When you think about estate planning, you likely focus on creating a plan for the distribution of your estate assets when you are gone. Although that may remain your primary estate planning goal, you will probably also include additional, related goals as your estate plan grows. A common goal found in many comprehensive estate plans is probate avoidance. In reality, it may be impossible to avoid probate entirely; however, with some careful planning, you can create an estate plan that dramatically reduces the amount of time and money spent on the probate of your estate. That, in turn, may make much needed assets available to loved ones much sooner after your death. The probate lawyers at Morris Law PLLC explain why probate is necessary and offer some common strategies for reducing an estate’s exposure to the probate process.
What Is Probate and Why Is It Necessary?
When a person dies, he or she leaves behind an estate that consists of all the assets the individual owned or had an ownership interest in at the time of death. This includes both real and personal property, including tangible personal property. Probate is the legal process that many of those assets must go through to transfer to the intended beneficiaries or legal heirs of the estate. In addition, probate serves to identify, locate, and value those assets as well as notify creditors of the estate and provide them with the opportunity to file claims against the estate. If a Last Will and Testament was executed by the decedent prior to death, probate also authenticates the Will, or in the alternatives, provides the legal forum for contesting the authenticity of the Will. Finally, probate ensures that any state and/or federal gift and estate taxes owed by the estate are paid.
What Can Probate Lawyers Do to Help My Estate Avoid Probate?
Although it may be impossible to avoid probate entirely, there are several estate planning tools and strategies that can dramatically decrease the amount of time and money spent on the probate of your estate. The time and expense of formal probate are the primary reason why probate avoidance is a common estate planning goal. Probate is also public. Formal probate can take months, even years, to reach a conclusion. Probate assets remain out of the reach of the intended beneficiaries while probate is open, meaning the beneficiaries cannot benefit from the use of the asset until probate is finished. In addition, there are a number of expenses related to the probate process, and they typically increase the longer probate takes to reach a conclusion. Everyone involved in the probate process is entitled to a fee, including the Executor, estate planning attorney, appraisers, real estate agents, and accountants. The time and money expended during probate create a huge incentive to include probate avoidance as an estate planning goal.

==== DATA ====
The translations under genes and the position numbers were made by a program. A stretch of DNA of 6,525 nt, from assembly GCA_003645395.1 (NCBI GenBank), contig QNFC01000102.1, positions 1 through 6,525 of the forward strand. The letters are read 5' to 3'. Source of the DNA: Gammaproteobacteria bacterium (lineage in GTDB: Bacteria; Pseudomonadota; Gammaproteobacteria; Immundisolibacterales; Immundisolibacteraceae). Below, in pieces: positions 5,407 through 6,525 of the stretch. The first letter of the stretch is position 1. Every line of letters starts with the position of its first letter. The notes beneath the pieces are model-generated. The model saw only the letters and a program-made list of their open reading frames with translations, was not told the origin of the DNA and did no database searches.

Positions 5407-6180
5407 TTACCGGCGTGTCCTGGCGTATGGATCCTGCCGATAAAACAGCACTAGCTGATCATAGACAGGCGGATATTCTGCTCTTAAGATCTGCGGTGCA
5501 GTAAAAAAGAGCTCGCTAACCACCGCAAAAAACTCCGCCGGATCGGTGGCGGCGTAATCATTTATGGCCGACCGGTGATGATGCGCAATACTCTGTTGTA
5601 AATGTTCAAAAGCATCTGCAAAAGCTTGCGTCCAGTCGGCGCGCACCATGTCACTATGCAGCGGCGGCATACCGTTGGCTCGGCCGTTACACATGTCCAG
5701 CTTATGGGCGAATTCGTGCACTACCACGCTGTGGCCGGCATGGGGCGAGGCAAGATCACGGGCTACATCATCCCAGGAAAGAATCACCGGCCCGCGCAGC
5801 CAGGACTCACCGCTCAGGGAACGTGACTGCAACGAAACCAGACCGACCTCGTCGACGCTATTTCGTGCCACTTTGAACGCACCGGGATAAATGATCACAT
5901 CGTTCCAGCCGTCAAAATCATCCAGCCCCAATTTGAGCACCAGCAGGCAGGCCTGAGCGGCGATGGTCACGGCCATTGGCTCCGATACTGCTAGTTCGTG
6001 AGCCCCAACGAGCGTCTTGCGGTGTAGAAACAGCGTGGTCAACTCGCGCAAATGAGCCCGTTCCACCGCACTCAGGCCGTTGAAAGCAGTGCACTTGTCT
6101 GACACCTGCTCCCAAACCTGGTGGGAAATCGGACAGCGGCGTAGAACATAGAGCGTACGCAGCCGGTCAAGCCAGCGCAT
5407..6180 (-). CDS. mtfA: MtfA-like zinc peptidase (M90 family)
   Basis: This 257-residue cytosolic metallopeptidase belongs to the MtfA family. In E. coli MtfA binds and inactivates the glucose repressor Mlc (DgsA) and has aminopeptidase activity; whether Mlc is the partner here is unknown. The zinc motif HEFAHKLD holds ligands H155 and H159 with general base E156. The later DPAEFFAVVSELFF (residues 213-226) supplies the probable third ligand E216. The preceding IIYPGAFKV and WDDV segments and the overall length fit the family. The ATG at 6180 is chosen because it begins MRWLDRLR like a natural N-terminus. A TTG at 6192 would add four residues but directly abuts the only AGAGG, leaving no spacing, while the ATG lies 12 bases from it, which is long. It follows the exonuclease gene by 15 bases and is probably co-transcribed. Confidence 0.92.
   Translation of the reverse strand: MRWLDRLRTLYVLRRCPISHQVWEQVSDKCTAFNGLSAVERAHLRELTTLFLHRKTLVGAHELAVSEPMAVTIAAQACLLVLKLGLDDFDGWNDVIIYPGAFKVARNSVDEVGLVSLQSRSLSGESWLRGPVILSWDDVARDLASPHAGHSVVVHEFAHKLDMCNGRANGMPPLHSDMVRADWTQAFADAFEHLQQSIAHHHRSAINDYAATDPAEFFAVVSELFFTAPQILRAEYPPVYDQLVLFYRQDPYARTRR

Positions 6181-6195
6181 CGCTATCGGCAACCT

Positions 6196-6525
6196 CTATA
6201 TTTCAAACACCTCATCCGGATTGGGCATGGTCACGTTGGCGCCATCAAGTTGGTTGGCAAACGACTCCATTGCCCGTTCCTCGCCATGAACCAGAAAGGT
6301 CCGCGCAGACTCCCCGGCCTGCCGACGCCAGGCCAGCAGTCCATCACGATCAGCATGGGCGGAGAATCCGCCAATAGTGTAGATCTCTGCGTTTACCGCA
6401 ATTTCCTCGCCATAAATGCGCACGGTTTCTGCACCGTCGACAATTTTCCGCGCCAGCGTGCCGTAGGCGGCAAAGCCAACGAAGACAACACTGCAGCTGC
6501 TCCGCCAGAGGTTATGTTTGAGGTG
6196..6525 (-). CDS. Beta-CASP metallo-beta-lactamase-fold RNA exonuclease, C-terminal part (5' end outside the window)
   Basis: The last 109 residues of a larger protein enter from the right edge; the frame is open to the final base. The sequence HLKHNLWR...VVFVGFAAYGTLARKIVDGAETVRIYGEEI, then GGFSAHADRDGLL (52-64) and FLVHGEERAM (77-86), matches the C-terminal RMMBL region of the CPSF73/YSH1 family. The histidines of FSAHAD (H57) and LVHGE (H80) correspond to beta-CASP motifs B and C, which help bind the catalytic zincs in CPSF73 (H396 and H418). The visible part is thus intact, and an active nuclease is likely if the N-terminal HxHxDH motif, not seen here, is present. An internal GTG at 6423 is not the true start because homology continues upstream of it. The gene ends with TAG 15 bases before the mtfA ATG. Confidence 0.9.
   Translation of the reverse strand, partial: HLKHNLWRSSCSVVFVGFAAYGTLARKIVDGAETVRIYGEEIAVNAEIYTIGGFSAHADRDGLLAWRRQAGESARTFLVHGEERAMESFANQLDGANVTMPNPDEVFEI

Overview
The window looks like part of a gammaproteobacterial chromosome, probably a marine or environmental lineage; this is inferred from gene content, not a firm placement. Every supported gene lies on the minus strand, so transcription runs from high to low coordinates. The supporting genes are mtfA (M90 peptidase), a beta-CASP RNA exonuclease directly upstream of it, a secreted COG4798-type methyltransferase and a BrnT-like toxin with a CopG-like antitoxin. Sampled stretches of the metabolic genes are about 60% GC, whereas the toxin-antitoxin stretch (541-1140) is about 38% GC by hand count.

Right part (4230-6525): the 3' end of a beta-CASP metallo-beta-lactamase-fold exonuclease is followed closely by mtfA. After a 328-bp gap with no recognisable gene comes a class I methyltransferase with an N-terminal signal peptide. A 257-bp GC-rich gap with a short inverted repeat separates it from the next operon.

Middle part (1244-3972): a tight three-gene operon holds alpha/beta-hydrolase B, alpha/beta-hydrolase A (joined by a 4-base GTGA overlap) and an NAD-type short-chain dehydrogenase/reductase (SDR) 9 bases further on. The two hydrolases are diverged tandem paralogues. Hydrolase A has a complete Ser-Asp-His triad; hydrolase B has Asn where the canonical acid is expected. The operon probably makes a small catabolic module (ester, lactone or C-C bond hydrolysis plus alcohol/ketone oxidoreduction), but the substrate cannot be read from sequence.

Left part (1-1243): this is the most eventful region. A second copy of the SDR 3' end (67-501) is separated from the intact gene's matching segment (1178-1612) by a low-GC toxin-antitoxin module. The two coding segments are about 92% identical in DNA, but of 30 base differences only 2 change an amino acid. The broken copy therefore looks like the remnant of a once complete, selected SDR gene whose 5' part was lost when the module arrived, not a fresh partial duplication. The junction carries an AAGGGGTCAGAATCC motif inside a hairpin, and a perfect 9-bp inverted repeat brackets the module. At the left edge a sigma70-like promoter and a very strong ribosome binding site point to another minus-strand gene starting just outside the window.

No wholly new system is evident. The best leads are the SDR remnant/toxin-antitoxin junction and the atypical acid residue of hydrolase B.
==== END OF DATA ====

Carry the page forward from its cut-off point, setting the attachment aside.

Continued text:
In general, the key to minimizing the time your estate spends in probate is to reduce the number of probate assets in your estate. Not all assets are required to go through the probate process. Non-probate assets bypass probate and can, therefore, be distributed to the intended beneficiaries immediately following your death. Some commonly used non-probate assets include:
- Qualifying for a small estate alternative – most states, including Arizona, offer an alternative to formal probate for small estates that qualify. Typically, the estate’s value must be below a designated amount and the estate may have to meet additional eligibility criteria, such as no real property or the agreement of all heirs of the estate.
- Trust assets – assets held in a trust bypass probate. For this reason, people often choose to use a trust agreement as their primary estate planning document for distributing assets after death. Using a trust has the added benefit of confidentiality because while your Will is a matter of public record once admitted to probate, a trust agreement is not.
- Life insurance proceeds – proceeds from a life insurance policy are not part of the probate process and are therefore, paid out immediately to the beneficiary.
- Jointly owned property – co-owned property, of held jointly with rights of survivorship, can be an excellent probate avoidance technique. Upon the death of one owner, that owner’s interest in the property is automatically transferred to the survivor(s).
- Beneficiary Designations – many assets, such as case or investment accounts, allow a “payable on death” or “transferable on death” beneficiary designation. This allows the interest on the asset to be transferred outside of probate.
Contact Arizona Probate Lawyers
For more information, please join us for an upcoming FREE seminar. If you have additional questions or concerns about probate avoidance, contact the experienced Arizona probate lawyers at Morris Hall PLLC by calling 888-222-1328 to schedule your appointment today.
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